Keeping pupils apart is not preparing them for the reality of the workplace
Published 25/03/2014 | 12:00
The results of the IEF report The Business of Education are hardly surprising – business leaders live in the real world.
Could you imagine having one company, manufacturing and exporting the same product, but where Protestants make components in one factory while Catholics make the same parts in another factory – both based within a stone's throw of each other?
Of course you couldn't – it is absurd. Not only would it be a duplication of infrastructure and resources and therefore financially unsound, but it would be morally and socially wrong.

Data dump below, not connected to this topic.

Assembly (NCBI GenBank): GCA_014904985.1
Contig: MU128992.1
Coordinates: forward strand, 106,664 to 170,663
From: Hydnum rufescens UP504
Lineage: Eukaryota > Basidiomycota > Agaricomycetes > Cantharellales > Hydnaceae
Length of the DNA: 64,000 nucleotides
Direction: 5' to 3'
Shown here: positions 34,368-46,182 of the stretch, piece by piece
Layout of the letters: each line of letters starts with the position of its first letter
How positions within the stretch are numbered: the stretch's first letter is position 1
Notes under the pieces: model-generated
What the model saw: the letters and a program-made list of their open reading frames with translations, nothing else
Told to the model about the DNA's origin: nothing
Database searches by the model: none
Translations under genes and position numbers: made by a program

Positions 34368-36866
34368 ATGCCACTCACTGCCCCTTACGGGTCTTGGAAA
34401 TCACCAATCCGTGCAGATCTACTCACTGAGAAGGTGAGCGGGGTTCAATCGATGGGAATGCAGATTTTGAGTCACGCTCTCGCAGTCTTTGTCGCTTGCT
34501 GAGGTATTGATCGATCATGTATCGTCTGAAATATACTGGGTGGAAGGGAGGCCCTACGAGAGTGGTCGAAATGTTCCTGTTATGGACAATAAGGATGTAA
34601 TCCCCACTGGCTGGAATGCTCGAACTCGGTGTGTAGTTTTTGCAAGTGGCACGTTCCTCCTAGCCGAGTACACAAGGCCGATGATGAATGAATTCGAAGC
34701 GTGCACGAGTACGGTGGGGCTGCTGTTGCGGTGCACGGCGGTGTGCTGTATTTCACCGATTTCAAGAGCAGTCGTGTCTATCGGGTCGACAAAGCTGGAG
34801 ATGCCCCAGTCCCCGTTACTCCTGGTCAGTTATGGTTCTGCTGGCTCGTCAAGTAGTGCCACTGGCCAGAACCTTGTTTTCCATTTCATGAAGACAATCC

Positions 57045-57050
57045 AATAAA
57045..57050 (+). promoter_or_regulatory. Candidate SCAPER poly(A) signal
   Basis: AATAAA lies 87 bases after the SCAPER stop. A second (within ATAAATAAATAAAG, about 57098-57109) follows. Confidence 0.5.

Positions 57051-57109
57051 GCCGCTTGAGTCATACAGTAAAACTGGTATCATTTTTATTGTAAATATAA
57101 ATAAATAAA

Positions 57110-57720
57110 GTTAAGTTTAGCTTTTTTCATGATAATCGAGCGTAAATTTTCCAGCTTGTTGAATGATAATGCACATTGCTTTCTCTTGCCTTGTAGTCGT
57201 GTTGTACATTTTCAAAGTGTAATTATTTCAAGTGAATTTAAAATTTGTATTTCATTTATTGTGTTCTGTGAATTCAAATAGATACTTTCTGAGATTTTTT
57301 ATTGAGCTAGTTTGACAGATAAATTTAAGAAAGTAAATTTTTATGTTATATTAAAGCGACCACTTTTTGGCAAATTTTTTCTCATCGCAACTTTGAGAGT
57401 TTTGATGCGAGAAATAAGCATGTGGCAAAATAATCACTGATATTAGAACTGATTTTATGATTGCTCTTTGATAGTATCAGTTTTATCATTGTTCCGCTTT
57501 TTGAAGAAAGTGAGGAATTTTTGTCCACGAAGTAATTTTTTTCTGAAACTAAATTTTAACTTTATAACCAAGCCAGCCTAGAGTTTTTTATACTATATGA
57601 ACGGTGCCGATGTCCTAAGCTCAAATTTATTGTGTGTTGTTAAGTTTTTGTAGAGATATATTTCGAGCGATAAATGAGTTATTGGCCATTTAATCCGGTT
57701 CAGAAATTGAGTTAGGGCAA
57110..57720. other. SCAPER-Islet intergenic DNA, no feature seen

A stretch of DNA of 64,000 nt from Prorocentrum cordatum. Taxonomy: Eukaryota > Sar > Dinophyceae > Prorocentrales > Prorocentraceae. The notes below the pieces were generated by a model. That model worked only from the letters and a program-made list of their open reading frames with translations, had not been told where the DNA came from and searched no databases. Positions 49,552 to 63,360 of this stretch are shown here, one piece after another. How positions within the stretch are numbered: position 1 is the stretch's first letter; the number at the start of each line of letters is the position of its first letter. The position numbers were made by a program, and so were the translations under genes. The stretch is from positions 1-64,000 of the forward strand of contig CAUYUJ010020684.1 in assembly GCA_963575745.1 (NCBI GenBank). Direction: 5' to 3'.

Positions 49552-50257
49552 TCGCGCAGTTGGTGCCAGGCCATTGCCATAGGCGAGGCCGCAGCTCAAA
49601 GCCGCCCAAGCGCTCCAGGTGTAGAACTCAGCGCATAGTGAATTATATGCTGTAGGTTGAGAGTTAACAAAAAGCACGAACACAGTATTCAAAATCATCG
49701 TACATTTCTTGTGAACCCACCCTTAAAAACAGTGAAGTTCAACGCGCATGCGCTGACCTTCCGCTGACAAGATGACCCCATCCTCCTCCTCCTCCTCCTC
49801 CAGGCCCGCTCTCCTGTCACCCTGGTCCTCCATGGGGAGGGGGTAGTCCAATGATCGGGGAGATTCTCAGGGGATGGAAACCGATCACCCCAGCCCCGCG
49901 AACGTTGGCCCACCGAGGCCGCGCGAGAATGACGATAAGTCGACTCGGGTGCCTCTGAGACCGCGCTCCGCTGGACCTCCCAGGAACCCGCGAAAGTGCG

So why then is that scenario the status quo in our education system?
Our further education colleges are desegregated, our universities are attended by people from both communities and our workplaces are integrated, yet primary and post-primary pupils are largely kept apart in separate institutions.
The only difference is their religion – their schools are funded the same and they are taught the same curriculum.
That is not preparing them for the reality of the workplace where people of all backgrounds work together for the benefit of their company.
And that is why 77% of business leaders believe a desegregated education system is the way forward for the Northern Ireland economy.
It is important that the voices of these people, whose companies are the cornerstone of our economy, are heard.
These are the visionaries who employ school leavers and who are competing in a global market where religion plays no part – just the skills and abilities of the workforce.
Unless such people are prepared to raise their head above the parapet, the status quo will remain.